Introduction of the RPA-Systems Biology

The Research Priority Area Systems Biology (SysBA) is one of the twenty research areas at the University of Amsterdam that are regarded as the very best the UvA has to offer in terms of research. SysBA bridges two institutes at the Faculty of Science, i.e. the Swammerdam Institute for Life Sciences (SILS) and the Institute for Biodiversity and Ecosystem Dynamics (IBED) and is financed by a core grant from the University of Amsterdam, the Faculty of Science, the participating institutes and by grants to its PIs. SysBA was initiated in 2012 and directed by Hans Westerhoff (SILS) and Gerard Muyzer (IBED); since 2019 SysBA is directed by Age Smilde (SILS) and Gerard Muyzer (IBED).

The research focus of SysBA is on Host-Microbe Interactions in humans, plants and various other organisms, such as sponges and macroalgae. For this SysBA makes use of both bottom-up and top-down System Biology approaches.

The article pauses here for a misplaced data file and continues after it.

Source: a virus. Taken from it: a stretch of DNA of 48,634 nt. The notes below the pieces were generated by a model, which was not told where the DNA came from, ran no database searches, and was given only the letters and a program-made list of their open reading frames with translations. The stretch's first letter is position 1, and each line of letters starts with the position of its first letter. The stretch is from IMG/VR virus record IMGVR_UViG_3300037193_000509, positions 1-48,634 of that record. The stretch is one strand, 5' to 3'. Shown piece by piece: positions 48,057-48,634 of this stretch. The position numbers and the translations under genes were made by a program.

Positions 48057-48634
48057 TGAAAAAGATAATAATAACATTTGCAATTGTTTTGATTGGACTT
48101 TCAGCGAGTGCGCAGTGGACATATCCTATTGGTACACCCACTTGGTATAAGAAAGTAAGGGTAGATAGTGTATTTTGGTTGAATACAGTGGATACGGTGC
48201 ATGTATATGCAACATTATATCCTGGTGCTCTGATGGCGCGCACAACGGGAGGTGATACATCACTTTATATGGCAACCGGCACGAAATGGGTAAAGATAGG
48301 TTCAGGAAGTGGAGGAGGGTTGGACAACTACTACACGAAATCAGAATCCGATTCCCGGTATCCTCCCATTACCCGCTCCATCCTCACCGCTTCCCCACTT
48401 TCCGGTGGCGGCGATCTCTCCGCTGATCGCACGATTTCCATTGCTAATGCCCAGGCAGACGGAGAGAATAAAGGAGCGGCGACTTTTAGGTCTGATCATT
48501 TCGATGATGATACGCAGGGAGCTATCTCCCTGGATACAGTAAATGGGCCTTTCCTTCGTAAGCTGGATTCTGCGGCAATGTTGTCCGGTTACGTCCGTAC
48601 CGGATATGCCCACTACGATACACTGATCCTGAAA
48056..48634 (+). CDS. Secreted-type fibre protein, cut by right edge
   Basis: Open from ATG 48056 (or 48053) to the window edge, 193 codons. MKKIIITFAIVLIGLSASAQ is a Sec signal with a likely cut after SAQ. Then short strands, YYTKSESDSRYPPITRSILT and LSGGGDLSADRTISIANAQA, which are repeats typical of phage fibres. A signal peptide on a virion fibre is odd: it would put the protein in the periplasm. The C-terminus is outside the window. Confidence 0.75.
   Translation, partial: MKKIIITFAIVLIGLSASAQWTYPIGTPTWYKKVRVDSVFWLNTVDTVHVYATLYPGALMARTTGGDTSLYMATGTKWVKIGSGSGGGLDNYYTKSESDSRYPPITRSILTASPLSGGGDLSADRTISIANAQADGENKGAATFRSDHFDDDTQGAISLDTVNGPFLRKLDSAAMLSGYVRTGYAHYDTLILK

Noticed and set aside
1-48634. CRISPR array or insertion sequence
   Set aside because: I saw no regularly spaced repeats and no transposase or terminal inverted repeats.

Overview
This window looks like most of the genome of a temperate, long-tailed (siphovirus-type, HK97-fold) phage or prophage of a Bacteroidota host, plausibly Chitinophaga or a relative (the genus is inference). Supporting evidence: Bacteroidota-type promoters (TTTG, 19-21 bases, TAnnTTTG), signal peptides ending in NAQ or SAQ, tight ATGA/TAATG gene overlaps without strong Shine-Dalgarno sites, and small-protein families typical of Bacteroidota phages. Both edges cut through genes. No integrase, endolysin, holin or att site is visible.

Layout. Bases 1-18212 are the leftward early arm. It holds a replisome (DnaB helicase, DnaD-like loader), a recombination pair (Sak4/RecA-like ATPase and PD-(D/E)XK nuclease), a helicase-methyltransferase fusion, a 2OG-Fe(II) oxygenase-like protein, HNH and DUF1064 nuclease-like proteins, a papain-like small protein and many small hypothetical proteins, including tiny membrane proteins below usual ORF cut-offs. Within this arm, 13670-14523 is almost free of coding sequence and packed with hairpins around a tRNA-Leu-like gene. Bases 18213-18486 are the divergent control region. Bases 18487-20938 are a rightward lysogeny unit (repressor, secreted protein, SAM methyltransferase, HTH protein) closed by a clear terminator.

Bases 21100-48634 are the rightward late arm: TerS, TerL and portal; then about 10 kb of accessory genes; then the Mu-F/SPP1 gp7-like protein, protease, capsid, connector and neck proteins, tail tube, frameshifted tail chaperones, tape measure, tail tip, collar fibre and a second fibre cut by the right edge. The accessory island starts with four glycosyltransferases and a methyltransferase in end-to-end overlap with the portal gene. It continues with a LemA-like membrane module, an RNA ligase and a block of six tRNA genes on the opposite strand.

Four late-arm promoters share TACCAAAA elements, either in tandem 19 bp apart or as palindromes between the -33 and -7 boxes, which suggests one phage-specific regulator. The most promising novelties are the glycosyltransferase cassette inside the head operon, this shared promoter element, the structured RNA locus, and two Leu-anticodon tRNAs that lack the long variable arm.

Systems biology has become an intrinsic part of contemporary life-science research. It is based on the notion that to better understand the complexity of biological systems, these should be considered as a whole. Hence, the different intricate components of any living system ought to be studied and contextualized with a combination of experimental and theoretical approaches. This type of research, given its multidisciplinary nature, needs to be executed in collaborative efforts, integrating many scientific disciplines, such as biology, mathematics, physics, biochemistry, bioinformatics, computer science and so on. The main focus is to acquire a (quantitative) understanding of how biological systems change over time and respond to changing conditions.

The systems biology approach is of particular importance when tackling problems that occur at multiple scales, be it of time, space, and/or cellular organization level. Models capture their interconnectedness in a much more accurate, reliable and tangible fashion as compared to our intuition. As such, systems biology plays a pivotal role in most current health and environmental research.